Schnitzler syndrome L53.86

Author: Prof. Dr. med. Peter Altmeyer

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Last updated on: 19.01.2024

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Schnitzler`s syndromes; urticarial vasculitis; Urticaria vasculitis

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Carver, 1972

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Schnitzler syndrome (SchS) is a rare, late-onset, non-hereditary (familial) autoinflammatory disease (AID), of which < 350 cases have been reported in the medical literature to date (de Koning HD 2014). According to the Strasbourg diagnostic criteria established in 2012 (see below), Schnitzler syndrome shows a chronic urticarial rash and a monoclonal gammopathy of the IgM and rarely IgG type (85%/15% of cases; mandatory main criteria/de Koning HD 2014). Minor Strasbourg criteria of the disease include recurrent fever, abnormal bone remodeling with or without bone pain, a neutrophilic infiltrate in the skin biopsy, and leukocytosis or elevated CRP.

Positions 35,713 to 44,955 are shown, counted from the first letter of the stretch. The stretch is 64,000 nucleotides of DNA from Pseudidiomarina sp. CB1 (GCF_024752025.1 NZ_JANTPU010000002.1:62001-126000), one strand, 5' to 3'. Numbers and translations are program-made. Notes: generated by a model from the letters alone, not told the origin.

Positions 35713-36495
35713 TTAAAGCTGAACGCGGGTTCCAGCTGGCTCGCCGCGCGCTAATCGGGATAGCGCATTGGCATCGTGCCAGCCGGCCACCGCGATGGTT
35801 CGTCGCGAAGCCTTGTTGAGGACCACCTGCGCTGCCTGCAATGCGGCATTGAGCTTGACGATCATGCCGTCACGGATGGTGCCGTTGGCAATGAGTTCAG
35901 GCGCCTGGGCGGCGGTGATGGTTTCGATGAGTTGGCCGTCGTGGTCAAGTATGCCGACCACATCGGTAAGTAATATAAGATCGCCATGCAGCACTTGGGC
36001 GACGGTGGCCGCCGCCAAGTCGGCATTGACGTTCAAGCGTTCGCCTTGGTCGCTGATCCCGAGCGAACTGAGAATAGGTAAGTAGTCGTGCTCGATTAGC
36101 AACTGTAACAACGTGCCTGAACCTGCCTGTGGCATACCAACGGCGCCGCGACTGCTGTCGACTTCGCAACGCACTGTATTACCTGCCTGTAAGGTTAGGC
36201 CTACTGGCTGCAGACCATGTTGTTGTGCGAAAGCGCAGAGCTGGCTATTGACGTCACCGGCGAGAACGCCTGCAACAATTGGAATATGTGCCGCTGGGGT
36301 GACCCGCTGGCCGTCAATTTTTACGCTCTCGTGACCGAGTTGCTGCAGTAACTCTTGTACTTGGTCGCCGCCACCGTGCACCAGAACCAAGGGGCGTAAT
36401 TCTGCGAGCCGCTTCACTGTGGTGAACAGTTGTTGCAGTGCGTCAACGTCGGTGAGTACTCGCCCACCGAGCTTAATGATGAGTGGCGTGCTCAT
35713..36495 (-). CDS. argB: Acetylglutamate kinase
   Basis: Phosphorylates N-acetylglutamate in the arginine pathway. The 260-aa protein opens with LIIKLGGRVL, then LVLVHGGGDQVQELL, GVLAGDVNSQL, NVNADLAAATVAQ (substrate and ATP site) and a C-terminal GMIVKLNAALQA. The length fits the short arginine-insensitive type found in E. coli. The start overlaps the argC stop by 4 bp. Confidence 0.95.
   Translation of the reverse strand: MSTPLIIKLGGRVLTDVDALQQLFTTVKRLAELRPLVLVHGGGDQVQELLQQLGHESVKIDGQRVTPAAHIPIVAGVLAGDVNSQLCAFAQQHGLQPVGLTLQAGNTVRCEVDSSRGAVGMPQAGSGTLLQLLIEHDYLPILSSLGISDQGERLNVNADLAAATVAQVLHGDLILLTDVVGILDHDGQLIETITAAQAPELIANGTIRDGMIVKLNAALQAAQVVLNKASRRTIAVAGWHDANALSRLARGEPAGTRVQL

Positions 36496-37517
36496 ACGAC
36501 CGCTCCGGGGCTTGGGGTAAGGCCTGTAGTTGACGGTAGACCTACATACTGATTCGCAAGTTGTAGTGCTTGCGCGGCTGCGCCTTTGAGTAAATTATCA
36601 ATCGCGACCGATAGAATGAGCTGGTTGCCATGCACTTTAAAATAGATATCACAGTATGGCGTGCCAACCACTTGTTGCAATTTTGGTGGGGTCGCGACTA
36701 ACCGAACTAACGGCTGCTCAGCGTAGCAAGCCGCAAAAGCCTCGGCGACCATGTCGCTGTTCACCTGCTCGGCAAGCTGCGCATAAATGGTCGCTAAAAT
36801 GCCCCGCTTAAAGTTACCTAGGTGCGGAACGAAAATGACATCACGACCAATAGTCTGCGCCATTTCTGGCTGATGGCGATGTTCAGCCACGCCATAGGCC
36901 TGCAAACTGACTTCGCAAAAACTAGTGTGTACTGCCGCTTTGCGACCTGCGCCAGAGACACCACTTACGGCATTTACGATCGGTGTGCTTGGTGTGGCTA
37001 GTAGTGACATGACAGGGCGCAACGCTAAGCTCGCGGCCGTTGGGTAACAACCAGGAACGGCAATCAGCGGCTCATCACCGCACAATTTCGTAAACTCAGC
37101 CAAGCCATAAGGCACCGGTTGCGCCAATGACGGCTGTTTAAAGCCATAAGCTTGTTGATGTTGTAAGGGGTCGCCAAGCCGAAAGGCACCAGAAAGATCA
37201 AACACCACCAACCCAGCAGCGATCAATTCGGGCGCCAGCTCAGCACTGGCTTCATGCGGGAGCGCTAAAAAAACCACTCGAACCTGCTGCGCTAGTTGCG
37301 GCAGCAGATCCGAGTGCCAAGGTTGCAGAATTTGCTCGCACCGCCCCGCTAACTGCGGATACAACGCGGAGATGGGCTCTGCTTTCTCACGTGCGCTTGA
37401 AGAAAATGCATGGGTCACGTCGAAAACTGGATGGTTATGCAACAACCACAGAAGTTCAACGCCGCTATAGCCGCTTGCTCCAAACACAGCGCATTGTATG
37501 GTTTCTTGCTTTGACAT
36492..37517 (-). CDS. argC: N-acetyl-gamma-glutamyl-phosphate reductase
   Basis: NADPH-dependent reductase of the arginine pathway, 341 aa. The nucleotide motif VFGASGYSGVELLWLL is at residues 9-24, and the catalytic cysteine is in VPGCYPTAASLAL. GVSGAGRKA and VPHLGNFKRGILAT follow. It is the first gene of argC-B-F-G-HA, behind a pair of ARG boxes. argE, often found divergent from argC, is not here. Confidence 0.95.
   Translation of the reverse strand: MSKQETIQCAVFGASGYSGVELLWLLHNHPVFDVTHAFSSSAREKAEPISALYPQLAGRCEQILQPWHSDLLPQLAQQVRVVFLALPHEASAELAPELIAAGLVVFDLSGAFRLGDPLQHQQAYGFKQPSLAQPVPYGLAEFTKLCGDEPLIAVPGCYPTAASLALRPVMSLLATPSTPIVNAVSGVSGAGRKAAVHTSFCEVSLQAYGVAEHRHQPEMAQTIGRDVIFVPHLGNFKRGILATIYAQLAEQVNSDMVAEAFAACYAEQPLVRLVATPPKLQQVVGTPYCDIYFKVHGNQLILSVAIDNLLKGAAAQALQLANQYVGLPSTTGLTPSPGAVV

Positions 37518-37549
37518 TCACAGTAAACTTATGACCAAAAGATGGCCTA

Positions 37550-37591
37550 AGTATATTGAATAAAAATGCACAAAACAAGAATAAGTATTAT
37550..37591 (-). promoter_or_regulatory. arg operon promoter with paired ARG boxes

The frequency of skin findings varies widely, with some patients having constant skin symptoms, while others have outbreaks only a few times a year. Individual skin lesions persist for 12-48 hours (de Koning 2014). Rashes and fever often occur simultaneously and can be triggered by stress, cold, heat, alcohol, spicy food and physical activity (de Koning et al.2014; Lipsker D 2010). In addition to the Strasbourg criteria, patients may present with arthralgia, myalgia, lymphadenopathy, weight loss, hepatosplenomegaly and angioedema (de Koning, 2014). The risk of developing a lymphoproliferative disorder, usually Waldenström's macroglobulinemia, within 10 years is around 13% (de Koning, 2014).

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Unexplained. Autoimmune etiology has not been conclusively clarified. It appears that IL-1 and the dysfunctional interleukin-1 receptor play a central role in the pathogenesis of the disease. Autoantibodies against IL-1 have been detected. It is possible that these AK prolong the biological half-life and thus the effect of this cytokine. This could explain the therapeutic effect of the interleukin-1 receptor antagonist anakinra.

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The mean age of the disease is 52 years. Men and women are affected similarly frequently (m:w = 1.6:1).

Clinical features